Apple’s iPad Gets Assistive Technology Boost
Through a partnership with a venerable name in the world of assistive technology, people with disabilities can now control Apple’s iPad using nothing more than their eyes.
Tobii Dynavox said this week that it is launching an add-on device that will bring its eye-tracking technology to the iPad.
Known as the TD Pilot, the certified Apple accessory attaches to a standard iPad to seamlessly integrate eye-tracking capabilities into all of the typical features of the tablet. In addition, TD Pilot includes TD Talk, an eye-controlled app to generate speech, as well as TD Snap, which offers symbols for users to select in order to communicate.
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TD Pilot offers powerful speakers, an extended battery, an “ultra-rugged design” and can be mounted to a wheelchair, Tobii Dynavox said. The eye-gaze technology works even in bright light outside and there is a partner window on the backside of the device so that words written out using eye gaze can be seen by others a user is communicating with.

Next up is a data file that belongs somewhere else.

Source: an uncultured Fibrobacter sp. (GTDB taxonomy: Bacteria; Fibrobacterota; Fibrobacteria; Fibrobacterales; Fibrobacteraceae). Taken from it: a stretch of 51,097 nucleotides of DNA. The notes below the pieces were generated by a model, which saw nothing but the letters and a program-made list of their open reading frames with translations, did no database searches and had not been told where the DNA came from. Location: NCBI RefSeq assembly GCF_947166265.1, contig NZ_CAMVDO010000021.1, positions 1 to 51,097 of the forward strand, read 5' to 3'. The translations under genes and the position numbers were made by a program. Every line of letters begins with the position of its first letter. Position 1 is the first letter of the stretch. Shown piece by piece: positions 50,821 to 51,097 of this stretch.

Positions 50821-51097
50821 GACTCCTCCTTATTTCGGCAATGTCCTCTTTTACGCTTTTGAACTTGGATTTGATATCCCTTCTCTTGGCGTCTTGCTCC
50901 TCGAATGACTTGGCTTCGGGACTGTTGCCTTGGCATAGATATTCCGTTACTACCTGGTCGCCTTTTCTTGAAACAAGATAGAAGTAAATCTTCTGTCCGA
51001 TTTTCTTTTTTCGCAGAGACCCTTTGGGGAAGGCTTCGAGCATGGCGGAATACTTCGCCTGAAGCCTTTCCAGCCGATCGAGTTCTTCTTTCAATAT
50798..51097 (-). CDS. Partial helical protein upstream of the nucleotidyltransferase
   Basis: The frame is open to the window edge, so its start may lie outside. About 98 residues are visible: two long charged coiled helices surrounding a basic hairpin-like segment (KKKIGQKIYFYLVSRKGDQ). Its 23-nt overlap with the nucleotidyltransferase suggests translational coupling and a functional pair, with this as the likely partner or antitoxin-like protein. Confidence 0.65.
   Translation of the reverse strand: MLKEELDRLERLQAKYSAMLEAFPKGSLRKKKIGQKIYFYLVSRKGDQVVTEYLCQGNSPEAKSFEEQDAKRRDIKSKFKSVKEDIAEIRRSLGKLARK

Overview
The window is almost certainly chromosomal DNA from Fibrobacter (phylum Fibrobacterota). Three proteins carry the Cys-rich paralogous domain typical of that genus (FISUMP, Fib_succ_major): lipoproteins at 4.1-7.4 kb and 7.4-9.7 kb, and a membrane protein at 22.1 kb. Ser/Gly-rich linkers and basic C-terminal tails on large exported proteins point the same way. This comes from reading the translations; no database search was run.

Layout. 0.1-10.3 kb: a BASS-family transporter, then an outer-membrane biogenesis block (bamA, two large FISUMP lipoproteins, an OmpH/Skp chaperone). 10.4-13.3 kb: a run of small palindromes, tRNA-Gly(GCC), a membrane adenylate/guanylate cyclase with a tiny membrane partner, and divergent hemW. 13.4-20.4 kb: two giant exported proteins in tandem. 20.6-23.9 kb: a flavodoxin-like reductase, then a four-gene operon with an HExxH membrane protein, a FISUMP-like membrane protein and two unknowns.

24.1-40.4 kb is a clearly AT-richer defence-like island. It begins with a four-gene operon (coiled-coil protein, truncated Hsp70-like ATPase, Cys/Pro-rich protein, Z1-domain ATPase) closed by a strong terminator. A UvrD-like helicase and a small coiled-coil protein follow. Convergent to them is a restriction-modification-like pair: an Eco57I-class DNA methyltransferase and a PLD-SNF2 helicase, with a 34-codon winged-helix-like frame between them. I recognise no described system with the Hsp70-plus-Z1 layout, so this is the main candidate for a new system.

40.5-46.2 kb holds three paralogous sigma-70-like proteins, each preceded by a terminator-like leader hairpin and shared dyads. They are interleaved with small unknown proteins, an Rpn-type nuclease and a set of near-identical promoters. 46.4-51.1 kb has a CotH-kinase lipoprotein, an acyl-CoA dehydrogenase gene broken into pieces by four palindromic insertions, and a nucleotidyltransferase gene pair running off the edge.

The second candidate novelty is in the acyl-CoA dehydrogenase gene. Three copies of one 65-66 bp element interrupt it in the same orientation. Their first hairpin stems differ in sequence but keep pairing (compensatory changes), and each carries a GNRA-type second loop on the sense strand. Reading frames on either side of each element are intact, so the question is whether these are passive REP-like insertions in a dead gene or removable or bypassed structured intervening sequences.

“We are excited that people who need this technology will have the opportunity to control iPad using just their eyes,” said Sarah Herrlinger, Apple’s senior director of global accessibility policy and initiatives. “At Apple, we build foundational technology, including support for eye tracking, into our operating systems to make them accessible, and we’re thrilled that Tobii Dynavox’s TD Pilot is leveraging that to enable people with disabilities to pursue their passions.”
TD Pilot is a medically certified device meaning that it is available by prescription and can be paid for by health insurance.
Tobii Dynavox has long offered its eye-gaze technology through Windows-compatible devices, but this is the company’s first foray into Apple products.
Another company called Skyle also offers eye tracking for iPad.